Law is a set of rules that regulates the behaviour of people and communities, and is enforced by a controlling authority through penalties. It may be based on custom and tradition, or it may be formally defined by statutes, regulations, and judicial decisions. It can be applied to individuals or institutions, such as corporations or universities.
The precise definition of law is a subject of ongoing debate, and differs from country to country. It can be viewed as a means of social control, as a tool for satisfying social wants and as an expression of moral values.
Many different laws exist for various purposes, such as to protect the rights of minorities against majorities or to encourage economic development in a nation. Law can also serve political goals, such as maintaining a status quo and protecting the power of an authoritarian government.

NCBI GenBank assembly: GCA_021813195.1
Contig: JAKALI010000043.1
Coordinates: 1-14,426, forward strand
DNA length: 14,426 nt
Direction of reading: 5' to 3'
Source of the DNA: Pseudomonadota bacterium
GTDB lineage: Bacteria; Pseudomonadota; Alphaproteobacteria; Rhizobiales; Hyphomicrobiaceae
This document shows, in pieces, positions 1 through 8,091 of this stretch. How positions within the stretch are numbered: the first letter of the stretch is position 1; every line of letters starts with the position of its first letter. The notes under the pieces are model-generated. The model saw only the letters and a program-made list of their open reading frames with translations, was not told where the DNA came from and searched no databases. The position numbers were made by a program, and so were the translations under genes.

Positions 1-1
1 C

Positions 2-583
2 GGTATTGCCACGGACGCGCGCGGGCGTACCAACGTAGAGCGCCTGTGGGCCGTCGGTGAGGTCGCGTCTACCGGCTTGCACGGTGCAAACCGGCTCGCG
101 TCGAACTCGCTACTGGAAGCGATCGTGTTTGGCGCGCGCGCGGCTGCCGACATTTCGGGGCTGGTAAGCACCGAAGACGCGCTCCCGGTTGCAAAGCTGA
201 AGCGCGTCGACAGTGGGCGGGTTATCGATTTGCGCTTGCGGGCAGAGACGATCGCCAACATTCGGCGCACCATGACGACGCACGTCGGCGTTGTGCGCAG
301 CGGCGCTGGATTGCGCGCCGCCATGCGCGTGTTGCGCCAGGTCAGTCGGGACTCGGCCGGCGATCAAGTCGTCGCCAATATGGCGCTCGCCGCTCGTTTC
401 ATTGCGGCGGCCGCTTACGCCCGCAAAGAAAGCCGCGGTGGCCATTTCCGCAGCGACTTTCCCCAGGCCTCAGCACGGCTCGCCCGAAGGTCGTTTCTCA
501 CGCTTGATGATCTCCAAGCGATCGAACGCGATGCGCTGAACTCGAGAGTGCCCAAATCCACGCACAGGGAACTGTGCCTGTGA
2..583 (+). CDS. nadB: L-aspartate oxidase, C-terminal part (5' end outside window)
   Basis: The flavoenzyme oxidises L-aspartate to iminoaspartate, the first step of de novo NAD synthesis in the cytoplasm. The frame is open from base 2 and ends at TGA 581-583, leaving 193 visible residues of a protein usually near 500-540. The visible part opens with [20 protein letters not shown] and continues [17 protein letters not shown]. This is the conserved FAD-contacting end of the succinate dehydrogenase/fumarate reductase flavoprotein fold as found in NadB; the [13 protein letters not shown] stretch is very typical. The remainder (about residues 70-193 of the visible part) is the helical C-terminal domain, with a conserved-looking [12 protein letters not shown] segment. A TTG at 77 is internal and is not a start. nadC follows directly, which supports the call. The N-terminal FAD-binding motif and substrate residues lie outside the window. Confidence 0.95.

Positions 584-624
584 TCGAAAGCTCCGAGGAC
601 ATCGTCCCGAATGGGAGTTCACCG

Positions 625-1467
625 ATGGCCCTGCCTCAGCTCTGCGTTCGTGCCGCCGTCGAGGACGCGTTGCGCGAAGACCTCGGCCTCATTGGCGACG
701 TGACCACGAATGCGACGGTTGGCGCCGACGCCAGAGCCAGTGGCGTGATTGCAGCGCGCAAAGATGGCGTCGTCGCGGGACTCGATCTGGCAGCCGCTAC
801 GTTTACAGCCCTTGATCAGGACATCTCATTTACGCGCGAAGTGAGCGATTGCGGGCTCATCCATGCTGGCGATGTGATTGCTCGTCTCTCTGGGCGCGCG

The laws of a country can be made by a legislature, leading to the production of statutes; by the executive, through decrees and regulations; or by judges in a common law system, which depends on judicial decisions that become precedents. The latter system is often referred to as “stare decisis”, because past decisions are binding on future courts.
The subject of law covers almost every area of human life. For example, labour law is the study of a tripartite industrial relationship between worker, employer and trade union, and may include laws concerning a minimum wage or the right to strike. Competition law addresses the regulation of business mergers and price discrimination. Banking law sets standards for the amount of capital banks must hold and rules about how companies should manage their finances.